Climate change is to blame for the deaths of snow crabs


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With the Bering Sea water getting warmer, it has affected the lifespan of snow crabs.

By Max Honermeier, Opinion Columnist

Another devastating blow has been dealt to our fragile ecosystem. Billions of Arctic crustaceans have lost their habitats and their lives because of human actions.

A news release from the Alaska Department of Fish and Game announced that the Bering Sea snow crab season has been canceled this year. While the closed season will have a crushing impact on the fishing industry, there may be no crabs left if immediate action isn’t taken.

Surveys of the Bering Sea have shown that the Alaskan snow crab population has been decimated in recent years. Miranda Westphal, a biologist with the Alaska Fish and Game Department said, “From 2018 to 2021, we lost about 90 percent of these animals,” according to the New York Times.

The main cause for the mass die-off of crabs is the disappearance of their habitat. As an arctic species, the crabs need frigid water to survive. As oceans get warmer, the crabs are forced to huddle together in the few remaining cold spots.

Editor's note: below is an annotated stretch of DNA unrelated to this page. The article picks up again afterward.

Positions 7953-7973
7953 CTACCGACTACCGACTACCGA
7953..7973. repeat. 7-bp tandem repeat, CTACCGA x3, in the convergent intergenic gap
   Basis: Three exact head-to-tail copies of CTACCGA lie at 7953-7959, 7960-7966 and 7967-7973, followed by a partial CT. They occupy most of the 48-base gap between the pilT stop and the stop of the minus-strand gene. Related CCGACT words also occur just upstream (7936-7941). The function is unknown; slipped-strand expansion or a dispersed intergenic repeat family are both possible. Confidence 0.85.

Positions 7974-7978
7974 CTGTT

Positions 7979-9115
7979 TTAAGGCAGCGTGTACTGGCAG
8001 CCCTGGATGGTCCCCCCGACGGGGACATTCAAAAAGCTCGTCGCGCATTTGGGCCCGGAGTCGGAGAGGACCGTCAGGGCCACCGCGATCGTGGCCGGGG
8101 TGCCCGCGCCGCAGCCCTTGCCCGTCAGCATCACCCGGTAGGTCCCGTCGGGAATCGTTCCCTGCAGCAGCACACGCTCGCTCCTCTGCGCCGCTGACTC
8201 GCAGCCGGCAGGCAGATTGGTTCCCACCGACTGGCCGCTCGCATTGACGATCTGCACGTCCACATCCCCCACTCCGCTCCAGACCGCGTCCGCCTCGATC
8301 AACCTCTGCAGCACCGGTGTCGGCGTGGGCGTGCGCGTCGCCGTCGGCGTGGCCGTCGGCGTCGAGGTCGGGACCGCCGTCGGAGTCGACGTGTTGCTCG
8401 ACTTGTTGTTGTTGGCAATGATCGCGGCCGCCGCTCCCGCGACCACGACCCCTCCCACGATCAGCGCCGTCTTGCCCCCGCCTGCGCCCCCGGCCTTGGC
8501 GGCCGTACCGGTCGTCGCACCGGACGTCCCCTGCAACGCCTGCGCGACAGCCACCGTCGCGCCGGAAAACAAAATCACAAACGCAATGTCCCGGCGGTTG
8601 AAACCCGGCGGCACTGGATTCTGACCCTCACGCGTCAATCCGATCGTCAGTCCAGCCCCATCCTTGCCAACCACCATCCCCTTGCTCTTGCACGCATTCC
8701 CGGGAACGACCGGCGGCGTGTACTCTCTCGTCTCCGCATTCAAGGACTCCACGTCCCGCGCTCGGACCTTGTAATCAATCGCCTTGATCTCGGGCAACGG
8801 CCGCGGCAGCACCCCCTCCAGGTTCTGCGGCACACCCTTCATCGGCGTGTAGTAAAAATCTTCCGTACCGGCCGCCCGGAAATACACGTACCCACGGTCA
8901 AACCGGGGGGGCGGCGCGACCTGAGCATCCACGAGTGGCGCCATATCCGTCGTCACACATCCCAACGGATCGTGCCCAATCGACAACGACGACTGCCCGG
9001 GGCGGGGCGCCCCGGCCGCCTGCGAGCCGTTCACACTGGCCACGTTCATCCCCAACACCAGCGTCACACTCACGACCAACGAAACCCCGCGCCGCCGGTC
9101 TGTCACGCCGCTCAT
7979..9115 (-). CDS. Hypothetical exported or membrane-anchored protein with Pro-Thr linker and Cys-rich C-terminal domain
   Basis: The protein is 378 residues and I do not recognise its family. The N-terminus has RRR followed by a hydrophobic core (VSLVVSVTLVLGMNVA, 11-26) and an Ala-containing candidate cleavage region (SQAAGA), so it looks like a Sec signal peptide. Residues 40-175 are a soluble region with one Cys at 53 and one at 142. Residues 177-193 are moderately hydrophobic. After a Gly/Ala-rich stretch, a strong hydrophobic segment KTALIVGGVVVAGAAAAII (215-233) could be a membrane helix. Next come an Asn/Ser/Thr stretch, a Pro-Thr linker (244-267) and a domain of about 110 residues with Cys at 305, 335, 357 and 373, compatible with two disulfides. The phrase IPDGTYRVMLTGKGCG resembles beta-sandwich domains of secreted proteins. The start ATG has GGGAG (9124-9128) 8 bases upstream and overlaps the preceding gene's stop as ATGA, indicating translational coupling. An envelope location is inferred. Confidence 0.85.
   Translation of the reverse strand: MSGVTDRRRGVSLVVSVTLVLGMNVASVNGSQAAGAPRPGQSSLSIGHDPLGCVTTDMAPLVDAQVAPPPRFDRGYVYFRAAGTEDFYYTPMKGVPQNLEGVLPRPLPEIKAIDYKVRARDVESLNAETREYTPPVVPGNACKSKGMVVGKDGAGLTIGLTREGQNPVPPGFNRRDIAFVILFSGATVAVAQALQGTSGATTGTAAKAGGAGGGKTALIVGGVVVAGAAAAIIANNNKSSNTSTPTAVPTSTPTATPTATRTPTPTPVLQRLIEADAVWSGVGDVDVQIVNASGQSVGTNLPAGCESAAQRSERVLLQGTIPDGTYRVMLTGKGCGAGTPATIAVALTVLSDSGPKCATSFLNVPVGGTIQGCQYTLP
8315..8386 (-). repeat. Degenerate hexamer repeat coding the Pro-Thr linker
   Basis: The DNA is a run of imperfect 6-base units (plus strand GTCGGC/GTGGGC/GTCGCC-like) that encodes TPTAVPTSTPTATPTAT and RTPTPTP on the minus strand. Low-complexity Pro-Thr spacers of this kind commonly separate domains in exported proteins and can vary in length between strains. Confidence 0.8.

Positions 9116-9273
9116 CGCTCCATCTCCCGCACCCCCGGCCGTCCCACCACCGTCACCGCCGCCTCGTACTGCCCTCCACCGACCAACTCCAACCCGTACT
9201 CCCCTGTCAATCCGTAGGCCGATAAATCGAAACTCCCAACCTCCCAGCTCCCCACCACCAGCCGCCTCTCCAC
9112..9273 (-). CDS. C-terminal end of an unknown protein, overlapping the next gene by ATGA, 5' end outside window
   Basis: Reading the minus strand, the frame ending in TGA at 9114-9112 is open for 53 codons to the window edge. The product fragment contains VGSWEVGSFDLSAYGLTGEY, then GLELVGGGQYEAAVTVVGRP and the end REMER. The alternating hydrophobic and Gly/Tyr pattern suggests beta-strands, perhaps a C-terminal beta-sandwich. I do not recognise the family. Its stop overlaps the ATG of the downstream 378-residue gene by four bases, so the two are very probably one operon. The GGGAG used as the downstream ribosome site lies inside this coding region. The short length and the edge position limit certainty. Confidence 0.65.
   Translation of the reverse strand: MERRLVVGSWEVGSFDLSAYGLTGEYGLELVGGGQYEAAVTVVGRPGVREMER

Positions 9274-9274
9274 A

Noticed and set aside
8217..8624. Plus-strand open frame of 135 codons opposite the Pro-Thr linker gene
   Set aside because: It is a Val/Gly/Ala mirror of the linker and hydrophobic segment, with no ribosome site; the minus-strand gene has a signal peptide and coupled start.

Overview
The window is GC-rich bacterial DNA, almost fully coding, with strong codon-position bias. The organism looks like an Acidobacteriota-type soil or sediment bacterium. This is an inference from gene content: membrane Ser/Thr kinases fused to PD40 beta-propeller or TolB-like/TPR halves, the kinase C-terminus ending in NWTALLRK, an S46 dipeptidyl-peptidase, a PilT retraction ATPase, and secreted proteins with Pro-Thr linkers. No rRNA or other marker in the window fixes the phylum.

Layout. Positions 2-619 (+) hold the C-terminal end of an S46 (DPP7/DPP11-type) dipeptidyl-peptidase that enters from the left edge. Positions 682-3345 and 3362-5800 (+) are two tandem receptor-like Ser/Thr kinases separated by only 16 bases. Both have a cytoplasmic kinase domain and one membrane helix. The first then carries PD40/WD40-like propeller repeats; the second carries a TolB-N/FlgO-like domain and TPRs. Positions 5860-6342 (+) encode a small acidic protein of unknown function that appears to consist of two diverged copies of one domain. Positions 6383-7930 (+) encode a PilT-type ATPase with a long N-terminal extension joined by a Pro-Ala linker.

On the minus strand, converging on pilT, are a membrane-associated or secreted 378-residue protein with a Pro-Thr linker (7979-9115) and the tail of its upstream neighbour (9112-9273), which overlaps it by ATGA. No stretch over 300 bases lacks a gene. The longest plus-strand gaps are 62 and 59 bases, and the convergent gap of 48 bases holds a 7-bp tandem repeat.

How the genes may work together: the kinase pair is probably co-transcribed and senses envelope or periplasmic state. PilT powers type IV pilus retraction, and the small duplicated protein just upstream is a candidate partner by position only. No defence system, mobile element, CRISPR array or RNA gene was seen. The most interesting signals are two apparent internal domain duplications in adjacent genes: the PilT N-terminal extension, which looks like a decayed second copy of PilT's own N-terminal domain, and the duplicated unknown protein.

With so many animals crammed into a tiny fraction of their former domain, disease and competition over food killed billions. Such a rapid change in the water temperature doesn’t happen naturally; as with so many other species whose populations have declined, climate change is responsible.

The rapid fall of snow crab populations should act as a wake up call that our society is causing irreparable damage to the planet we rely on. Yet ecological disasters like this have become so common that most people don’t notice. By the time everyone starts taking climate change as seriously as we need to, it will be too late.

It’s long past due that we give our environment the respect it deserves. If we continue to put humanity above all else, humanity will soon be all that’s left; and we can’t survive on our own.